Home Prices Holding Steady Despite Initial Concerns


Nationally, home prices increased by 5.4%, compared with April 2019. Home prices increased 1.4% in April 2020 compared with March of this year.

The home price acceleration in the April HPI was supported by increased homes sales in the first quarter of the year.

Home price growth is expected to decelerate somewhat in May, with the CoreLogic HPI Forecast calling for a month-over-month increase of 0.3% compared with April 2020.

Looking ahead, the CoreLogic HPI Forecast predicts an annual price decline of 1.3% from April 2020 to April 2021.

In 2021, home prices are expected to decline for the first time in more than nine years.

Home-purchase activity slowed over March and April compared to last year as shelter-in-place orders, and an unprecedented spike in unemployment, dented home-buying activity fueled by millennials.

Nationally, the for-sale inventory of entry-level homes plummeted on average 25% in April.

Should this trend continue, we may see an adverse effect on home sales in the near term.

Dr. Frank Nothaft, chief economist at CoreLogic

“The very low inventory of homes for sale, coupled with homebuyers’ spur of record-low mortgage rates, will likely continue to support home price growth during the spring.

If unemployment remains elevated in early 2021, then we can expect home prices to soften. Our forecast has home prices down in 12 months across 41 states,” said Dr. Frank Nothaft, chief economist at CoreLogic.

The Market Risk Indicator (MRI), a monthly update of the overall health of housing markets across the country, predicts a very high probability (above 60%) of a decline in home prices in Prescott, Arizona; Huntington, West Virginia; Cape Coral-Fort Myers, Florida; and College Station-Bryan, Texas, over the next 12 months.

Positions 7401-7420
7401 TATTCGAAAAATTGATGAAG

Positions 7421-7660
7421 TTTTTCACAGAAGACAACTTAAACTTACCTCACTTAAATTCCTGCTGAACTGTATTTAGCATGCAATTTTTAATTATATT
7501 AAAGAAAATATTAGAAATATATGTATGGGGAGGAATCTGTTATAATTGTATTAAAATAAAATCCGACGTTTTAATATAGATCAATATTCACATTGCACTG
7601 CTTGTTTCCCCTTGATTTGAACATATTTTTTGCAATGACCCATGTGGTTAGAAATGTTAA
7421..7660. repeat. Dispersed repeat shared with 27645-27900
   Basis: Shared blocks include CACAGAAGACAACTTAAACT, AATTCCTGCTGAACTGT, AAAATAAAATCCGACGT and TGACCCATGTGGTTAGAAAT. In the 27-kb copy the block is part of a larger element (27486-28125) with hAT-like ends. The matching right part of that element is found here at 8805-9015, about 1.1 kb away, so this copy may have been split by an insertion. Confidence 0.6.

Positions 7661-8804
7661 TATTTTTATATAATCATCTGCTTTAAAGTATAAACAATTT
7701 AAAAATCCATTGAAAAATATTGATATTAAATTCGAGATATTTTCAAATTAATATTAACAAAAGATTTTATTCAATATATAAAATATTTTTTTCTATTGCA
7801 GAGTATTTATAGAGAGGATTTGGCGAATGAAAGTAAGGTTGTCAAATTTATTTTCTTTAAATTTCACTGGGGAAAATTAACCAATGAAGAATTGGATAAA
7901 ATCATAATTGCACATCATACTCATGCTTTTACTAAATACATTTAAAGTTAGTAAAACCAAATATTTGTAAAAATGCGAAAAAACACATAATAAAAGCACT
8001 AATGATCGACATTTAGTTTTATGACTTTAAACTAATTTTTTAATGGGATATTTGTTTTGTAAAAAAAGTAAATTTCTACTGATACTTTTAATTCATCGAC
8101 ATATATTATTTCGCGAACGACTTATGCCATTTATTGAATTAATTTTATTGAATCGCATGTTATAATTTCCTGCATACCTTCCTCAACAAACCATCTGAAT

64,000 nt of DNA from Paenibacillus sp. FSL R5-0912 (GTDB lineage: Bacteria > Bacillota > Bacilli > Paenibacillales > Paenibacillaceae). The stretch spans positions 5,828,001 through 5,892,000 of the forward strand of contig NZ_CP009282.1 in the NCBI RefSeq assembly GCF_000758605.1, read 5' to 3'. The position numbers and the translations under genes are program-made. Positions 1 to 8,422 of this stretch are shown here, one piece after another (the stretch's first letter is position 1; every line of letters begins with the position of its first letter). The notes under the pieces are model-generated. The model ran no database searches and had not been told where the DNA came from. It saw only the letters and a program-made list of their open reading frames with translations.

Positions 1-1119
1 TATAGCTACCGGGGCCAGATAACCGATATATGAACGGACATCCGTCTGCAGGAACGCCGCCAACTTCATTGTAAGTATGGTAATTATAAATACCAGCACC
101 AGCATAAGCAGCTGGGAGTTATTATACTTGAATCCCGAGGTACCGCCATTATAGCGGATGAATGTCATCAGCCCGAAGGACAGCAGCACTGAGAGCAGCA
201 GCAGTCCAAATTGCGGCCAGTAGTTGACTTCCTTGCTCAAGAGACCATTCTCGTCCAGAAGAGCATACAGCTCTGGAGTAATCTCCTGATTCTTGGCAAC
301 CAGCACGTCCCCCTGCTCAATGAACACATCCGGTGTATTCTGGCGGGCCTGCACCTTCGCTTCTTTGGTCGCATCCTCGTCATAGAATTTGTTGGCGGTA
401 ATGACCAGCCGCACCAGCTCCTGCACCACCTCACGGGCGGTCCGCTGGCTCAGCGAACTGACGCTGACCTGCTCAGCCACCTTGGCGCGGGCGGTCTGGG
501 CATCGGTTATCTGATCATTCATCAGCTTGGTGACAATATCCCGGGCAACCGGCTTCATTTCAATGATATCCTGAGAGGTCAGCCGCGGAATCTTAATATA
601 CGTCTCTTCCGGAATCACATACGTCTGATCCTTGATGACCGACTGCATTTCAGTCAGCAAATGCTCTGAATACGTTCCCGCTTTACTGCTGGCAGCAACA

It also predicts a moderate probability of a price decline (40-60%) in North Port-Sarasota-Bradenton, Florida.

Huntington, West Virginia, was hit particularly hard by the recent downturn in the oil and gas industry. Typical vacation spots, like Cape Coral-Fort Myers and North Port-Sarasota-Bradenton in Florida, as well as Prescott, Arizona, are also expected to experience a decline in home property value as visitors stay home and vacation rentals are sold.

According to the CoreLogic Market Condition Indicators (MCI), an analysis of housing values in the country’s 50 largest metropolitan areas based on housing stock, 40% of metropolitan areas had an overvalued housing market in April 2020, while 18% were undervalued and 42% were at value.

The HPI Forecast continues to show the inequality of home prices across metros. In overvalued markets like Las Vegas and Miami, where the local tourism economy took a hit due to COVID-19, home prices are expected to decline by 7.2% and 4.4%, respectively, by April 2021.

The nationwide HPI of single-family attached units (condos, duplexes), the more affordable housing option, increased by 4.3% year over year in April 2020, whereas the single-family detached increased by 5.7% year over year.

This is indicative of home buyers continuing to take advantage of low rates — and therefore lower monthly payments — to purchase larger detached properties that may have otherwise been out of their price range.

The Philadelphia metro area, where New York City residents are reported to be relocating in the wake of the COVID-19 outbreak, and likely in search of more space and privacy, experienced the largest year-over-year increase in prices of single-family detached home by 10.6%.

Alternatively, Houston experienced one of the lowest year-over-year price increases of 0.7% in single-family attached homes as low-income jobs vanished with the oil and gas collapse.

Frank Martell, president and CEO of CoreLogic

“Tight supply and pent-up demand, particularly among millennials, provides optimism for a bounce-back in the housing market purchase activity and home prices over the medium term.

The next 12 to 18 months are going to be very tough times for the broader economy. As employment and economic activity begin to pick up, as it will surely do, we expect housing to be a driver in a national recovery,” said Frank Martell, president and CEO of CoreLogic.

For more information, visit www.corelogic.com


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